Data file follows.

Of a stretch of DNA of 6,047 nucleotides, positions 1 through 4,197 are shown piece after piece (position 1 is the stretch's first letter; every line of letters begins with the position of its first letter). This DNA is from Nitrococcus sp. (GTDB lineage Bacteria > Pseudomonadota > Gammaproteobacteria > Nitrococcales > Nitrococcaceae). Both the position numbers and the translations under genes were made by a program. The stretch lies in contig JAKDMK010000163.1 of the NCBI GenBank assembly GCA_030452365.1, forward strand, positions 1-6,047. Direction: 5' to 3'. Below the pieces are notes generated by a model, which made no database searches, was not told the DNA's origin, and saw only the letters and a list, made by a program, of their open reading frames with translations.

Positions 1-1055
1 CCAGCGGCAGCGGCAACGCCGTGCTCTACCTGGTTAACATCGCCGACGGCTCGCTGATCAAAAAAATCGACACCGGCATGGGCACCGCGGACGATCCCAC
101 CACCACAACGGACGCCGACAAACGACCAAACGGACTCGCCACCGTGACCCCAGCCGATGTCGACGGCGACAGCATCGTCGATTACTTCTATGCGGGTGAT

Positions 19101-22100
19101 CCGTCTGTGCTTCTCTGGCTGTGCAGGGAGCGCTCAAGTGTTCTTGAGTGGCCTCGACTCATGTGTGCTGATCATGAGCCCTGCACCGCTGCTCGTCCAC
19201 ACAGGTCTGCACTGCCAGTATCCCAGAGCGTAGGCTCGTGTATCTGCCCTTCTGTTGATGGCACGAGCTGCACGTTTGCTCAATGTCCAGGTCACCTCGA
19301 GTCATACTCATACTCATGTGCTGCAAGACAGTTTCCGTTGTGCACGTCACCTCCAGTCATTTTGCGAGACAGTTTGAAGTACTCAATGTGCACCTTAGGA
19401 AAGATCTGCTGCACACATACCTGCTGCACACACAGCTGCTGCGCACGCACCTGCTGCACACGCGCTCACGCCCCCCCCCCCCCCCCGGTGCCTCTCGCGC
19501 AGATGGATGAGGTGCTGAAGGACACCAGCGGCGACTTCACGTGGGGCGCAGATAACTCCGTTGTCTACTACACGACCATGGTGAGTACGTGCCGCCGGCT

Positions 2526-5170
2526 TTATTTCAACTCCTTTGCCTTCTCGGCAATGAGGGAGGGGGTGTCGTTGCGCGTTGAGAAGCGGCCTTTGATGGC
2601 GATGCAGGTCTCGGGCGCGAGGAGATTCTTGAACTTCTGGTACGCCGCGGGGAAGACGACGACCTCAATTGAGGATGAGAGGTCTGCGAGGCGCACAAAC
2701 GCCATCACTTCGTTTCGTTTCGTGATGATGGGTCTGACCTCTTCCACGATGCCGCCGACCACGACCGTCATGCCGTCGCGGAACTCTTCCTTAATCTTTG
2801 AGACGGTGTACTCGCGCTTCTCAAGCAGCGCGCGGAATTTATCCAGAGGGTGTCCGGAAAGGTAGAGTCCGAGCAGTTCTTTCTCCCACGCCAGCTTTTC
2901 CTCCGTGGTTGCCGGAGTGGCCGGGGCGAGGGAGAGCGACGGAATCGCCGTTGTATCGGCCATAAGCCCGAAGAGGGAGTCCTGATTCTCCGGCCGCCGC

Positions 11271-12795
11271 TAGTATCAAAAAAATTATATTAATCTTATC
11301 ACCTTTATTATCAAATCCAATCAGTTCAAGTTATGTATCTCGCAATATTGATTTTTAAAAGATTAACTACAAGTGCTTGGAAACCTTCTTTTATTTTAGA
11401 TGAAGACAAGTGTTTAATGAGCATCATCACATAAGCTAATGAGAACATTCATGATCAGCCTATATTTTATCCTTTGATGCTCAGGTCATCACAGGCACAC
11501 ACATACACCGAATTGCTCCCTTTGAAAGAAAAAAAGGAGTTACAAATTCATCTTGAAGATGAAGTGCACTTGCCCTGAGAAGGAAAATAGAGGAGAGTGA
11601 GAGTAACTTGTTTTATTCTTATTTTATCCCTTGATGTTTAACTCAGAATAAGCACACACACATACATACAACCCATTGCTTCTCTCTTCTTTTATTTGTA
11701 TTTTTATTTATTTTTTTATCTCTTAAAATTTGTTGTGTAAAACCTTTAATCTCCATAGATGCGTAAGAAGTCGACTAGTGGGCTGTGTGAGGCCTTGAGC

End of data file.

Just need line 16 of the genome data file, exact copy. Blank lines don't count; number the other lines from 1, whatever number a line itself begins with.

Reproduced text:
2901 CTCCGTGGTTGCCGGAGTGGCCGGGGCGAGGGAGAGCGACGGAATCGCCGTTGTATCGGCCATAAGCCCGAAGAGGGAGTCCTGATTCTCCGGCCGCCGC